- By Josh Rogin
Josh Rogin covers national security and foreign policy and writes the daily Web column The Cable. His column appears bi-weekly in the print edition of The Washington Post. He can be reached for comments or tips at email@example.com.
Previously, Josh covered defense and foreign policy as a staff writer for Congressional Quarterly, writing extensively on Iraq, Afghanistan, Guantánamo Bay, U.S.-Asia relations, defense budgeting and appropriations, and the defense lobbying and contracting industries. Prior to that, he covered military modernization, cyber warfare, space, and missile defense for Federal Computer Week Magazine. He has also served as Pentagon Staff Reporter for the Asahi Shimbun, Japan's leading daily newspaper, in its Washington, D.C., bureau, where he reported on U.S.-Japan relations, Chinese military modernization, the North Korean nuclear crisis, and more.
A graduate of George Washington University's Elliott School of International Affairs, Josh lived in Yokohama, Japan, and studied at Tokyo's Sophia University. He speaks conversational Japanese and has reported from the region. He has also worked at the House International Relations Committee, the Embassy of Japan, and the Brookings Institution.
Josh's reporting has been featured on CNN, MSNBC, C-Span, CBS, ABC, NPR, WTOP, and several other outlets. He was a 2008-2009 National Press Foundation's Paul Miller Washington Reporting Fellow, 2009 military reporting fellow with the Knight Center for Specialized Journalism and the 2011 recipient of the InterAction Award for Excellence in International Reporting. He hails from Philadelphia and lives in Washington, D.C.
A Florida group’s plan to burn copies of the Quran on Sept. 11 could hurt the international mission in Afghanistan and put allied troops at risk, the head of NATO said Tuesday.
“I strongly condemn that. I think it’s a disrespectful action and in general I really urge people to respect other people’s faith and behave respectfully. I think such actions are in strong contradiction with all the values we stand for and fight for,” said NATO Secretary General Anders Fogh Rasmussen. “Of course, there is a risk that it may also have a negative impact on the security for our troops.”
Rasmussen’s comments came just one day after Afghanistan commander Gen. David Petraeus issued a statement criticizing the Dove World Outreach Center in Gainesville, Florida, which plans to burn copies of Islam’s holy book for 10 reasons they explain on their website.
“It could endanger troops and it could endanger the overall effort in Afghanistan,” Petraeus said.
Lt. Gen. William Caldwell, the head of the NATO training mission in Afghanistan, told CNN that the issue was already a hot topic of discussion among Afghans and said, “We very much feel that this can jeopardize the safety of our men and women that are serving over here in the country.”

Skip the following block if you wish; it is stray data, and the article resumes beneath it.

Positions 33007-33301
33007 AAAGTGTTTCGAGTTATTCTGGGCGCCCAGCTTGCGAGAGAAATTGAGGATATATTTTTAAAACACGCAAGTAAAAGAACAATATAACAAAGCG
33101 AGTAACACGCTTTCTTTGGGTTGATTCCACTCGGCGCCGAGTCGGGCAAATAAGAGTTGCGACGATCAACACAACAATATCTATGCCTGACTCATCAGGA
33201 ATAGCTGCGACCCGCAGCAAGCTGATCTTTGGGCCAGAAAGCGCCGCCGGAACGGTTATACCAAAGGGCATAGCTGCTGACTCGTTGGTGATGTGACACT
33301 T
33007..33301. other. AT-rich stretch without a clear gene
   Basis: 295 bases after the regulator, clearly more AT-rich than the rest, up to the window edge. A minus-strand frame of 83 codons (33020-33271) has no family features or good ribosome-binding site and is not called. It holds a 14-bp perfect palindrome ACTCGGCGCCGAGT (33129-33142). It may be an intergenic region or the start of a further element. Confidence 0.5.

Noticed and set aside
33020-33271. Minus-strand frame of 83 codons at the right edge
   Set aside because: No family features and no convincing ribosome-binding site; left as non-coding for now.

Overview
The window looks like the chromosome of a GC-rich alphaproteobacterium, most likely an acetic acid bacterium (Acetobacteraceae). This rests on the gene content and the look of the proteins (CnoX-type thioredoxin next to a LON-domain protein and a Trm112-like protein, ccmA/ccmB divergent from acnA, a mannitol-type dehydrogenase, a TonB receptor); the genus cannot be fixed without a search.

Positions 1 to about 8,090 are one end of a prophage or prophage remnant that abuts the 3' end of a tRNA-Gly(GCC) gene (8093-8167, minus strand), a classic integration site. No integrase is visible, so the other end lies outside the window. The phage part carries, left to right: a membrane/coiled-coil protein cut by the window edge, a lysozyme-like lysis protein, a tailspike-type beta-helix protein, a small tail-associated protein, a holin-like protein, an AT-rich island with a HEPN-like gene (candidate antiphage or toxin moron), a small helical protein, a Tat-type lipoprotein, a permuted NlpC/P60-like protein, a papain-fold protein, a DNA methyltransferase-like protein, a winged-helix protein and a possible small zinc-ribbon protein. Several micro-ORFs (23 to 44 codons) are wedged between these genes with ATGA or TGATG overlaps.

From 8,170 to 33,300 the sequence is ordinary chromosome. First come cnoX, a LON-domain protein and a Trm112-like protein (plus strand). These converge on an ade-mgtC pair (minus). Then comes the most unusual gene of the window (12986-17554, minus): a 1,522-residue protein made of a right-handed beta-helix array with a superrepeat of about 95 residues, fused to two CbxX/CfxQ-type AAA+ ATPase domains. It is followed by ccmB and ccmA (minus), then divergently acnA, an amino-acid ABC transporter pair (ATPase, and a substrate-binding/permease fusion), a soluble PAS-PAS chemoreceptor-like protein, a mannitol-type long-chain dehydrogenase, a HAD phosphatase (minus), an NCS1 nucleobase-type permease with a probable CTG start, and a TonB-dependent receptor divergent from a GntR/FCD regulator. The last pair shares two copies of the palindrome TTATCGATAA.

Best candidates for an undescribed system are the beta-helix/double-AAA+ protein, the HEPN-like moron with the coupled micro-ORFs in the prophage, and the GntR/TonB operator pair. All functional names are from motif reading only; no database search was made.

The Associated Press reported that hundreds of Muslims in Kabul have already rioted in protest of the planned Koran burning.
Rasmussen is in Washington to meet with President Obama and Secretary of State Hillary Clinton at the White House Tuesday afternoon. Topping the agenda are metrics for assessing progress in Afghanistan, as well as preparations for the upcoming NATO summit in Lisbon in November.
In a wide-ranging discussion with reporters, Rasmussen expressed guarded optimism about the progress of the war in Afghanistan, where about 40,000 NATO troops are fighting alongside American soldiers and marines.
Rasmussen said he agreed with President Obama’s decision to begin the transition of authority over security matters from allied forces to the Afghan government, including troop withdrawals, in July 2011. He said the pace of withdrawals were to be determined by conditions on the ground, and that the goal was to complete the transition by the end of 2014.
“I can tell you when it will begin, I can tell you when it would be completed, but I can’t tell you exactly what will be the time differences between these two points,” he said about the transition, predicting an announcement regarding the beginning of the transition at the Lisbon conference.
He acknowledged that there is an ongoing process to identify which provinces to transition to Afghan control first, and what metrics to use in judging progress on goals. He said it was premature, however, to say which provinces might be ready first or what specific metrics might be used.
“We will not leave until we have finished our job… A handover doesn’t mean an exit,” he said. NATO forces will have an ongoing role, which will include the presence of a base in Kabul that will allow them to continue to provide support at some level in perpetuity, he said.
On the ever-puzzling issue about what to do regarding Afghan government corruption, Rasmussen said that the international community must keep up political pressure on Afghan President Hamid Karzai but said that he believes Karzai is sincere about cooperating with the NATO-led coalition on this issue.
“He realizes that it is a prerequisite for gaining the trust of his own people that he and his government fight corruption determinedly,” he said. “I really do believe he will do what it takes.”
Rasmussen said the Lisbon conference will address a host of issues, including tactical nuclear weapons in Europe, NATO cooperation on missile defense, and cyber warfare. He also endorsed a NATO missile defense shield and extended an offer to Russia to participate. (Russia has shown little enthusiasm for missile-defense cooperation.)
On nuclear weapons, Rasmussen said that while he shared Obama’s goal of a world free of nuclear weapons, for the time being nukes will remain in Europe as part of NATO’s posture. He said the conference will not come out with specific numbers for the reductions of nuclear weapons based in Europe.
“We will not give up nuclear capabilities as a central part of our deterrence policy,” he said.